Gallup: Depression up 25% in areas hit hardest by Hurricane Sandy

A Senior Consultant from Gallup (the polling company who often is quoted in certain political media stories) emailed Hoboken411, and thought you’d be interested in a poll they administered after Hurricane Sandy.

They incredibly cited a 25% uptick in depression. See chart below.

Their criteria was as such:

These findings are based on daily interviews conducted as part of the Gallup-Healthways Well-Being Index from Sept. 15-Dec. 15.

For this analysis, Gallup included a total of 6,414 interviews with residents of New Jersey, New York, and Connecticut. Gallup further broke out these interviews into two groups — ZIP codes hardest hit by Sandy — those receiving individual assistance from the Federal Emergency Management Agency — and the remaining ZIP codes in those three states. Gallup’s analysis includes:

  • For areas hardest hit: 1,713 interviews occurred before the storm (Sept. 15-Oct. 28) and another 1,690 after the storm (Nov. 1-Dec. 15).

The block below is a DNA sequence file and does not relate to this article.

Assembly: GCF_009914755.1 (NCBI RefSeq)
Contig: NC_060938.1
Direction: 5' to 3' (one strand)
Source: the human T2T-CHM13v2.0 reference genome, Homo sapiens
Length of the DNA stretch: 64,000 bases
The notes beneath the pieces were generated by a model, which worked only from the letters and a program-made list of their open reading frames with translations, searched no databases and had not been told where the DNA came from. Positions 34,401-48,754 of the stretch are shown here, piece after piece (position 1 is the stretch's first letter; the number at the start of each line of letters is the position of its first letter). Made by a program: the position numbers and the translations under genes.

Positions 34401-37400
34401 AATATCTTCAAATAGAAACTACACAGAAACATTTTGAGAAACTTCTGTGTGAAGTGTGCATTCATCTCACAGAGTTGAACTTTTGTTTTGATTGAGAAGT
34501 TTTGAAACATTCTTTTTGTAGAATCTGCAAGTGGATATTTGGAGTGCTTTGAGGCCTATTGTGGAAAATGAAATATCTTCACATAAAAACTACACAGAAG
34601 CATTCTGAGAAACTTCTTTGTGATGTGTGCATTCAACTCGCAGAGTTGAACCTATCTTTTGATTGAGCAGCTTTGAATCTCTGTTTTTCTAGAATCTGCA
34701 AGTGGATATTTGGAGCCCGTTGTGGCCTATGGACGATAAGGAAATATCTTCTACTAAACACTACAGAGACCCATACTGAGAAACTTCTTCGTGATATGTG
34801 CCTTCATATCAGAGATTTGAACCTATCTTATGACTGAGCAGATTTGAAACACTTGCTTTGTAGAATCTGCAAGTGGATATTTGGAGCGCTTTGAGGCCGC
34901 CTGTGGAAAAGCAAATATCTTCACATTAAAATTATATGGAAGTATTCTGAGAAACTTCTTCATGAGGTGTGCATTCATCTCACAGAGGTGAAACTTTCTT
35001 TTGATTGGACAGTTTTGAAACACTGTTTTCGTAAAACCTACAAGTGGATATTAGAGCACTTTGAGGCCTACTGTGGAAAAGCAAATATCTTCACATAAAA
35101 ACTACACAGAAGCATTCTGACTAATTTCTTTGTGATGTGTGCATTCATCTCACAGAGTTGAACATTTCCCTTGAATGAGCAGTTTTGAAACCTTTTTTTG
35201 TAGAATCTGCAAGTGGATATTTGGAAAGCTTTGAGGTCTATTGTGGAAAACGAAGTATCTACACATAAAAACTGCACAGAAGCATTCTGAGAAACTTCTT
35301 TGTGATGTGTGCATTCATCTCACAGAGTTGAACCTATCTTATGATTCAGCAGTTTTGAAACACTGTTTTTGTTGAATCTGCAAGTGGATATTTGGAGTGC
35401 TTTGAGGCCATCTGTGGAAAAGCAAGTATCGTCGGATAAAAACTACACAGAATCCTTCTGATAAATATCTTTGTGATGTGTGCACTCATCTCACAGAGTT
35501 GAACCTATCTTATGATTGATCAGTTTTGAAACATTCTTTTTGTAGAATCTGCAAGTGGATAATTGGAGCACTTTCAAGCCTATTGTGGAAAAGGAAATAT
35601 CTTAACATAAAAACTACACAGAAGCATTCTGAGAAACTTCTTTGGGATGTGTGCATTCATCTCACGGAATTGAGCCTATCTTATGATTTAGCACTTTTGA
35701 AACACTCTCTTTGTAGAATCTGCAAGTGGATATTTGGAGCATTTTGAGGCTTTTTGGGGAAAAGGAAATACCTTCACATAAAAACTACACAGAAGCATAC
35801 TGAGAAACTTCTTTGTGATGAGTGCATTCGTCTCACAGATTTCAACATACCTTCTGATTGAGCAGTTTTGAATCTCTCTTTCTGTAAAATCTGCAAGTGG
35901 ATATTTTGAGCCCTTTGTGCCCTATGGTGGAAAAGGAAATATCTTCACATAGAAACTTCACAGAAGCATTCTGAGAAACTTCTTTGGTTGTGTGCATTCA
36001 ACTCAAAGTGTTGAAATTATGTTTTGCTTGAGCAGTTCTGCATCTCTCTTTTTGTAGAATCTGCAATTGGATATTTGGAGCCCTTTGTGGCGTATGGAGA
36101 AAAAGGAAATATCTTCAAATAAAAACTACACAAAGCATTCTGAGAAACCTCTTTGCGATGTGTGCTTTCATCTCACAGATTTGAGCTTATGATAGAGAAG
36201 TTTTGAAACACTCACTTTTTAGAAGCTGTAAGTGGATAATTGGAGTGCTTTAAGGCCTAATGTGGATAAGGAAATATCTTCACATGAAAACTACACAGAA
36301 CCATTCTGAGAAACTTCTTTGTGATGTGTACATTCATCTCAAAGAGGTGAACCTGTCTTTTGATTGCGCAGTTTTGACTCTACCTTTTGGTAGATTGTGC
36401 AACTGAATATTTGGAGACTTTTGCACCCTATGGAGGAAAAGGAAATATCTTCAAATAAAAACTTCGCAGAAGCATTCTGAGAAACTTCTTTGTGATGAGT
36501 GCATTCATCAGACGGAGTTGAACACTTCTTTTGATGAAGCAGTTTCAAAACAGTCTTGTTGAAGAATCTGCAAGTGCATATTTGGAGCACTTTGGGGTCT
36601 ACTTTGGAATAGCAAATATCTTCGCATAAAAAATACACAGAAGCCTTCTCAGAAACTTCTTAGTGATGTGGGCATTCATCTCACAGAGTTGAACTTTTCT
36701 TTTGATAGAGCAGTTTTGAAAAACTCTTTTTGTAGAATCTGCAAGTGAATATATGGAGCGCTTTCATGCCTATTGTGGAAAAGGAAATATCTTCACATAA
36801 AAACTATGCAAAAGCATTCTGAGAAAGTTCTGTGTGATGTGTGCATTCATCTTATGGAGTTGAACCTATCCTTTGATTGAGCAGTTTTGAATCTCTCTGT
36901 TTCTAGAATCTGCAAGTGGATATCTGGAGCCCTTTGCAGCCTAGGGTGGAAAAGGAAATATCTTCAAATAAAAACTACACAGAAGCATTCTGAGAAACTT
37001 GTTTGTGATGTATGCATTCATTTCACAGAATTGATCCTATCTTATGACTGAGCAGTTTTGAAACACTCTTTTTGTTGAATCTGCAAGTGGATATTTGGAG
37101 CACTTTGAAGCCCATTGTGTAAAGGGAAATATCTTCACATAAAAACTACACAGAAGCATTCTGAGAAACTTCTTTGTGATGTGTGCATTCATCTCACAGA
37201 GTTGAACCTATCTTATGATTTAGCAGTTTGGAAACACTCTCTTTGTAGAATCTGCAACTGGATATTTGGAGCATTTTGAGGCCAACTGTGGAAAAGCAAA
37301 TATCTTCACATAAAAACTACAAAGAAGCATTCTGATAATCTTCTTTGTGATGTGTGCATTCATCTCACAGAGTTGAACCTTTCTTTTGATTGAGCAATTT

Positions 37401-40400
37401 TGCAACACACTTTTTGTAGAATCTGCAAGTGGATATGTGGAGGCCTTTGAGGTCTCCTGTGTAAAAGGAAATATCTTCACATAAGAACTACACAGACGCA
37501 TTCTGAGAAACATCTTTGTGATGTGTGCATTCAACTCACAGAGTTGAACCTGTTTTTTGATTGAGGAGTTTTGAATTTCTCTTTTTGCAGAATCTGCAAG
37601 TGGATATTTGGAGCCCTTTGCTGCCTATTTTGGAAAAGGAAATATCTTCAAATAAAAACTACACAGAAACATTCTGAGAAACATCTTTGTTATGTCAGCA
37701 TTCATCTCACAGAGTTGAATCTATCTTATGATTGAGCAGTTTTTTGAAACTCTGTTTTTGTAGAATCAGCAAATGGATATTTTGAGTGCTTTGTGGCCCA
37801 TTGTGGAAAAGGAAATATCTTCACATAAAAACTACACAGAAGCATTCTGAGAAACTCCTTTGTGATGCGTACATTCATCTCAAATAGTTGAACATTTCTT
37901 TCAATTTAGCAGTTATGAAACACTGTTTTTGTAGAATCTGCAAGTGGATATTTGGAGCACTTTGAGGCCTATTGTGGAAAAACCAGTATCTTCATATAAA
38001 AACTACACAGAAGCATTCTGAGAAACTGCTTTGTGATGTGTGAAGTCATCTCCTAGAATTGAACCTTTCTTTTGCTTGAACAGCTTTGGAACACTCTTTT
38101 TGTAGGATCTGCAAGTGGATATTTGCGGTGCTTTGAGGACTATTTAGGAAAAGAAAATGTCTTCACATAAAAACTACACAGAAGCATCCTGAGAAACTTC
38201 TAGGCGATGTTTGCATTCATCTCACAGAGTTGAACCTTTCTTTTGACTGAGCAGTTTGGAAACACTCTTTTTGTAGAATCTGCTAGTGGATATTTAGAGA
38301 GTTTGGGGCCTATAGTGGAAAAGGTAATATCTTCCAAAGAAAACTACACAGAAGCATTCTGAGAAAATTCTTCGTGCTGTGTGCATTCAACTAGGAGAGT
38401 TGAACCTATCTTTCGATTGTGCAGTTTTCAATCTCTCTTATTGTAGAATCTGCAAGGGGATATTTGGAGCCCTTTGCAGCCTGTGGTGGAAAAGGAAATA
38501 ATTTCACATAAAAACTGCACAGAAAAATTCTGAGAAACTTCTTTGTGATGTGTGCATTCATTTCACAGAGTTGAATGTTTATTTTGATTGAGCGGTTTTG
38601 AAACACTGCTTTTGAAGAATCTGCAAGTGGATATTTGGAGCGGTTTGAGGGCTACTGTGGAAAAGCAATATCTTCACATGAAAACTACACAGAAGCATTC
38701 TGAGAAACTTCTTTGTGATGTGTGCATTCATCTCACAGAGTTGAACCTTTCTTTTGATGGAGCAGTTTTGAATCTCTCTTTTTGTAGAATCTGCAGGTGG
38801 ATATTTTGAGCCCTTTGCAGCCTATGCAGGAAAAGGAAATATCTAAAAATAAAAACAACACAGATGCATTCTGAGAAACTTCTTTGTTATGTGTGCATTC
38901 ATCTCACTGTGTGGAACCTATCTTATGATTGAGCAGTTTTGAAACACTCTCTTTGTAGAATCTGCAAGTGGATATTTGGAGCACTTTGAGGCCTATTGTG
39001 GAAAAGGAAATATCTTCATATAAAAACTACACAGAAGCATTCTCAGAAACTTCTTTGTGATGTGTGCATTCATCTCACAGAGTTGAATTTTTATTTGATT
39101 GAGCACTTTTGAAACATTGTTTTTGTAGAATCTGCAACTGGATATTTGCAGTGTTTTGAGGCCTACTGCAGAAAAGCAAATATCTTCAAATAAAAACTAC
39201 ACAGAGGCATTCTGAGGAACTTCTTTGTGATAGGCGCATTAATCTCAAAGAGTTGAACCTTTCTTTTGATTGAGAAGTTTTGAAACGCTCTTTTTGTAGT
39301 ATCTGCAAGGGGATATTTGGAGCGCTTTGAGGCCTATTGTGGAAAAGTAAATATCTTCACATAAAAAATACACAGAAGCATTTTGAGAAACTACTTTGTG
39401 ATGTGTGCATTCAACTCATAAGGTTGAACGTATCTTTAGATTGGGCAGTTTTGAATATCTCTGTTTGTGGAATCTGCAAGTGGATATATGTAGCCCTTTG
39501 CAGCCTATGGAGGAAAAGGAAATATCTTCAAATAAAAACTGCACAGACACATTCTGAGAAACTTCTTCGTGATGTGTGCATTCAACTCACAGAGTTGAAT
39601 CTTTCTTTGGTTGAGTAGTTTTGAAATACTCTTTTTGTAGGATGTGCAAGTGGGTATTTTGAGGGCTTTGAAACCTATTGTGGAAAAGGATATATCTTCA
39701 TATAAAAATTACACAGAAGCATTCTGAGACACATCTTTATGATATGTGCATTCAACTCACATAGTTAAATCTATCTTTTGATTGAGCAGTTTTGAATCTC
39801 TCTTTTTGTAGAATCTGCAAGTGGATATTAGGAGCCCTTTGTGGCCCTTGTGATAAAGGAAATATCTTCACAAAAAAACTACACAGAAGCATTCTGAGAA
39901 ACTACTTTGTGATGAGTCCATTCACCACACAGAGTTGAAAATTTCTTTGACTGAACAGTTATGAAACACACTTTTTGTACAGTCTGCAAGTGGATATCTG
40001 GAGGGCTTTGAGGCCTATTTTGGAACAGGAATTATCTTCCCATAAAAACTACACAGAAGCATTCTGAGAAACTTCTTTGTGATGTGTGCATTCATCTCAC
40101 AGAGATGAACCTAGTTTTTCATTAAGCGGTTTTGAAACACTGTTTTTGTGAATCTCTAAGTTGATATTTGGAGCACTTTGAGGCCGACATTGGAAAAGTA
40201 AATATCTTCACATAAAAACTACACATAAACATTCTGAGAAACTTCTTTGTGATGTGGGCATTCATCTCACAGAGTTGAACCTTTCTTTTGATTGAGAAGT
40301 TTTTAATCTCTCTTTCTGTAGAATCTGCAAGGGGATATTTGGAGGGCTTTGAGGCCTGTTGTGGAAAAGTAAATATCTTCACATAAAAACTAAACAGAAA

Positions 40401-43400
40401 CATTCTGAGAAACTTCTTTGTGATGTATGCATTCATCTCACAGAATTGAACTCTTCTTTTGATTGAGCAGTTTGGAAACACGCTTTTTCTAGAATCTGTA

• For the remaining areas that were not hit as hard: 1,433 interviews before the storm and 1,578 after the storm.

During the same period, Sept. 15-Dec. 15, Gallup also conducted 71,265 interviews in the remaining 47 states.

The depression question is posed as a diagnosis occurring at any point in the respondent’s life, and the results do not necessarily imply that the storm itself created new depression cases. Still, the notable increase depression in the areas most impacted by Sandy occurred at a time when there was no statistically significant change throughout the remainder of the country.

I asked Gallup if they took other “small sample” polls for previous periods going back 6, 12, even 24 months – or even multiple years – to see what the long-term trend line was, and they didn’t feel it was necessary to shed light on it. I suppose some politicians or doctors will jump on “polls” like these to further their agenda in some financially beneficially way (administer more drugs, pass new laws re-directing wealth, etc.)

Do you believe polls to be an accurate indicator of public sentiment, or just carefully managed ways to influence public opinion?